|Uzbekistan||Al Ain, United Arab Emirates|
|18:00 GST (UTC+4)||Report||Stadium: Khalifa bin Zayed Stadium|
Referee: Abdulrahman Al-Jassim (Qatar)
|25 January 2019 Asian Cup QF||United Arab Emirates||1–0||Australia||Al Ain, United Arab Emirates|
|20:00 GST (UTC+4)||
||Report||Stadium: Hazza bin Zayed Stadium|
Referee: Ryuji Sato (Japan)
|7 June 2019 Friendly||South Korea||1–0||Australia||Busan, South Korea|
|20:00 KST (UTC+9)||
||Report||Stadium: Busan Asiad Main Stadium|
Referee: Minoru Tōjō (Japan)
|10 September 2019 2022 WCQ||Kuwait||0–3||Australia||Kuwait City, Kuwait|
|18:30 UTC+3||Report||Stadium: Al Kuwait Sports Club Stadium|
Referee: Muhammad Taqi (Singapore)
|10 October 2019 2022 WCQ||Australia||5–0||Nepal||Canberra, Australia|
|20:00 UTC+11||Report||Stadium: Canberra Stadium|
Referee: Thoriq Munir Alkatiri (Indonesia)
|15 October 2019 2022 WCQ||Chinese Taipei||1–7||Australia||Kaohsiung, Taiwan|
||Report||Stadium: National Stadium|
Referee: Mongkolchai Pechsri (Thailand)
|14 November 2019 2022 WCQ||Jordan||v||Australia||Amman, Jordan|
|18:00 UTC+2||Report (FIFA)||Stadium: King Abdullah II Stadium|
Australia currently hold the world record for the largest win and the most goals scored by a player in an international match. Both records were achieved during the 2002 FIFA World Cup qualification match against American Samoa on 11 April 2001. Australia won 31–0 with Archie Thompson scoring 13 goals and David Zdrilic scoring 8. Two days before the 31–0 win, Australia broke the record for largest win with a 22–0 win over Tonga. With 13 and 8 goals respectively, both Thompson and Zdrilic broke the previous record jointly held by another Australian, Gary Cole, who scored seven goals against Fiji in 1981, and Iranian Karim Bagheri, who also scored seven goals against Maldives in 1997.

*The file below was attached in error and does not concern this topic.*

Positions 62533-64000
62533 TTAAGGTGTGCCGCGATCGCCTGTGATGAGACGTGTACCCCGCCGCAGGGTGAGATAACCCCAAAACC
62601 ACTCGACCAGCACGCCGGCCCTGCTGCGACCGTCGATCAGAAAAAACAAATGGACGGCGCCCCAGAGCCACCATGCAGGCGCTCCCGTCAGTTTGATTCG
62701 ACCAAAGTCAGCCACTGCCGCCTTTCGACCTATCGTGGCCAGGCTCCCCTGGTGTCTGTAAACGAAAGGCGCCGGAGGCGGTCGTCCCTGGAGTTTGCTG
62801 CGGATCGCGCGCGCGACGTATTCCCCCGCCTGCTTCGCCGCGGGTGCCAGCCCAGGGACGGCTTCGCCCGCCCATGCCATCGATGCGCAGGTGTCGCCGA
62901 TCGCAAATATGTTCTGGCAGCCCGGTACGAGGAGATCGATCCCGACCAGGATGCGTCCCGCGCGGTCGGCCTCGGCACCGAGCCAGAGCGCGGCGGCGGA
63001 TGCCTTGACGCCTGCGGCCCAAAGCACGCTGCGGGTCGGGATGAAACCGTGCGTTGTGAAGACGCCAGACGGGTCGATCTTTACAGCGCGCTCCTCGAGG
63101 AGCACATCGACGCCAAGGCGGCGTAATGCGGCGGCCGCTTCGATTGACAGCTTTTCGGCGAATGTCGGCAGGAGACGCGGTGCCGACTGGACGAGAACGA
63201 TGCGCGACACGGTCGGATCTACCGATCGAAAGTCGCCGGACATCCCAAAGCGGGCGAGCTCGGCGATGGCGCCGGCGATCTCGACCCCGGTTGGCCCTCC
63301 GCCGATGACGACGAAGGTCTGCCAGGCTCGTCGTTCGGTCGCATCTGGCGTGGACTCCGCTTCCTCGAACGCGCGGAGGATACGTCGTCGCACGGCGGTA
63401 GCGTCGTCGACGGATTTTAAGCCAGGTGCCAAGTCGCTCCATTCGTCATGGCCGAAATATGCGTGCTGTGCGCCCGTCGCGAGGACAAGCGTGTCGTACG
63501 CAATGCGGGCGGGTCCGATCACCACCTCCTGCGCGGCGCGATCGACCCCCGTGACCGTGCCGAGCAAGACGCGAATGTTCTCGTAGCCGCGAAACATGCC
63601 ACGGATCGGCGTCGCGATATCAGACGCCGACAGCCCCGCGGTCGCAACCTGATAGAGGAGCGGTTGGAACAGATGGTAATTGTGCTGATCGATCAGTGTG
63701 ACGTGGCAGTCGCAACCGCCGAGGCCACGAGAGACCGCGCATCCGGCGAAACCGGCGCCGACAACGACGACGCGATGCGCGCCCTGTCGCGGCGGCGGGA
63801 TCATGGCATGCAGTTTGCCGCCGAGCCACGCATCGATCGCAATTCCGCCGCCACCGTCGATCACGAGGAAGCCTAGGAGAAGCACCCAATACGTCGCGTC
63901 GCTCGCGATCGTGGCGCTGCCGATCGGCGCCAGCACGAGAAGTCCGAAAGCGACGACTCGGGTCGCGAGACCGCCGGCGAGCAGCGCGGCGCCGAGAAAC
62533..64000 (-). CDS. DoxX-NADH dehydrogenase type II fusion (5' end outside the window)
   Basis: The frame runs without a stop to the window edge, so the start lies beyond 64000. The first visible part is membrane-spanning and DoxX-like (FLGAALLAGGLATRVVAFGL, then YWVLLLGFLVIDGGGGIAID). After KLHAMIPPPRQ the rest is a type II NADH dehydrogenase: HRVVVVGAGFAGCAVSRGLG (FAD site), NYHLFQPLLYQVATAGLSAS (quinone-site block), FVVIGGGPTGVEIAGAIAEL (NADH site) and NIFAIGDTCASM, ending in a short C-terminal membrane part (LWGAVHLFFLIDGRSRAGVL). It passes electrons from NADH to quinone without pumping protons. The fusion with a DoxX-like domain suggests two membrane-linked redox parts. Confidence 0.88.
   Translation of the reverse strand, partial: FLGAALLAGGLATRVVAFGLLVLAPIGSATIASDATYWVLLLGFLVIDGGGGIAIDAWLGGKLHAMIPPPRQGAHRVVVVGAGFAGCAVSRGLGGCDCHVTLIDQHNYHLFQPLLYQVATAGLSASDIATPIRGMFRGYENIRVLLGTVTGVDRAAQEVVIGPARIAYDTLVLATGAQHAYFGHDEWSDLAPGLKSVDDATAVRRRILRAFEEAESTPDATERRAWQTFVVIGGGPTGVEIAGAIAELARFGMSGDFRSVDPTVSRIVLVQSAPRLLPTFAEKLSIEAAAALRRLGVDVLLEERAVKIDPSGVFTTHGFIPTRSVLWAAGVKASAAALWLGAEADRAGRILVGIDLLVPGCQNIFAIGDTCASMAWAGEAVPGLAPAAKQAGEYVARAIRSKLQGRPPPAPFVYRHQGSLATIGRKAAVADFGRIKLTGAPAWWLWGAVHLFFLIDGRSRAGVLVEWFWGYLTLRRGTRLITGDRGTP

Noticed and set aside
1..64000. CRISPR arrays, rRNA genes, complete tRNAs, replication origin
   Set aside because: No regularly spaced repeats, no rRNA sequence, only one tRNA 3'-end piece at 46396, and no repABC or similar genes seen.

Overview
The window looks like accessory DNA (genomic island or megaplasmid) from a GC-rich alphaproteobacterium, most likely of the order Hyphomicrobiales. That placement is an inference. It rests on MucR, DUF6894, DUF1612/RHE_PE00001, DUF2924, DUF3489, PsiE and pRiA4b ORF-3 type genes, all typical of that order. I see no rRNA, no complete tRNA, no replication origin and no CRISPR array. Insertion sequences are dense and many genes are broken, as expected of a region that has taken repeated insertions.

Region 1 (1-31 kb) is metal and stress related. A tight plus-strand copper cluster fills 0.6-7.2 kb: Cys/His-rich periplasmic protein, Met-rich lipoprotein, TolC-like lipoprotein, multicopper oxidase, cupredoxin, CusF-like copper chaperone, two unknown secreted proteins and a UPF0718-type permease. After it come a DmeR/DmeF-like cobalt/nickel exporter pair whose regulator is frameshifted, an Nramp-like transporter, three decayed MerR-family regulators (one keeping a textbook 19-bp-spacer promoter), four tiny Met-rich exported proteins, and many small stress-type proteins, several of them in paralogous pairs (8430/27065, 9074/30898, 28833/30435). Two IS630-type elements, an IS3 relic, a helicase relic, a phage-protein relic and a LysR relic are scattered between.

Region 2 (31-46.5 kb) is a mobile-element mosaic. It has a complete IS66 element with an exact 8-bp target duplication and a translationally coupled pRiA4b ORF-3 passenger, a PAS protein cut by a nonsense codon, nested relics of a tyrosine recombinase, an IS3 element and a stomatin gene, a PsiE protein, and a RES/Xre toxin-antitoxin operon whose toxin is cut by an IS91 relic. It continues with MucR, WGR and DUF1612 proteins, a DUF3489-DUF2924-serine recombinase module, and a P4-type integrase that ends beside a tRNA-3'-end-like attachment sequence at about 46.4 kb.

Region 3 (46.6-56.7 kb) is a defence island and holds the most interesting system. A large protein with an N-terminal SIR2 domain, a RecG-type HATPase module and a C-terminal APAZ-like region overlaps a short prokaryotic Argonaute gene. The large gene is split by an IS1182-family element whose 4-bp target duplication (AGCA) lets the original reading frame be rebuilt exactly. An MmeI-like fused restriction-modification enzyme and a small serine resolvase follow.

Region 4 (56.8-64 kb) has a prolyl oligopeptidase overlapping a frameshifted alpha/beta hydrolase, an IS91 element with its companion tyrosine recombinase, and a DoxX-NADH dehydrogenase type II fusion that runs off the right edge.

- For the all-time record of the national team against opposing nations, see the team's all-time record page.
FIFA World CupEdit
|Australia's FIFA World Cup record||Qualification record|
|1930||Did not participate||Did not participate|
|1966||Did not qualify||Playoff||2||0||0||2||2||9|
|1978||Did not qualify||4th||12||6||2||4||20||11|
|2006||Round of 16||16th||4||1||1||2||5||6||Squad||Playoff||9||7||1||1||31||5|
|2022||To be determined||in progress||3||3||0||0||15||1|
|Total||Round of 16||5/23||16||2||4||10||13||31||144||85||36||23||377||114|
FIFA Confederations CupEdit
|Australia's FIFA Confederations Cup record|
|1992||No OFC representative invited|
|1999||Did not qualify|
|2003||Did not qualify|
|2009||Did not qualify|
AFC Asian CupEdit
|Australia's AFC Asian Cup record||AFC Asian Cup qualification|
|Host nation(s) and year||Round||Pos||Pld||W||D||L||GF||GA||Pld||W||D||L||GF||GA|
|1956–2004||Not AFC member|
|2015||Champions||1st||6||5||0||1||14||3||Qualified as hosts|
|2023||To be determined||3||3||0||0||15||1|
|Australia's Summer Olympics record||Summer Olympics qualification|
|1908–1952||Did not participate|
|1964||Did not enter||–||–||–||–||–||–|
|1992–present||See Australia national under-23 team|
OFC Nations CupEdit
|Australia's OFC Nations Cup record|
|1973||Did not participate|
|2008–onwards||Not OFC member|
Australia has accepted an invitation to participate in the 2020 Copa América. When this eventuates, Australia will become the third team from outside the Americas to participate (after Japan and Qatar).
|Australia's Copa América record|
- AFC Men's Team of the Year: 2006, 2015
- "The FIFA/Coca-Cola World Ranking". FIFA. 19 September 2019. Retrieved 19 September 2019.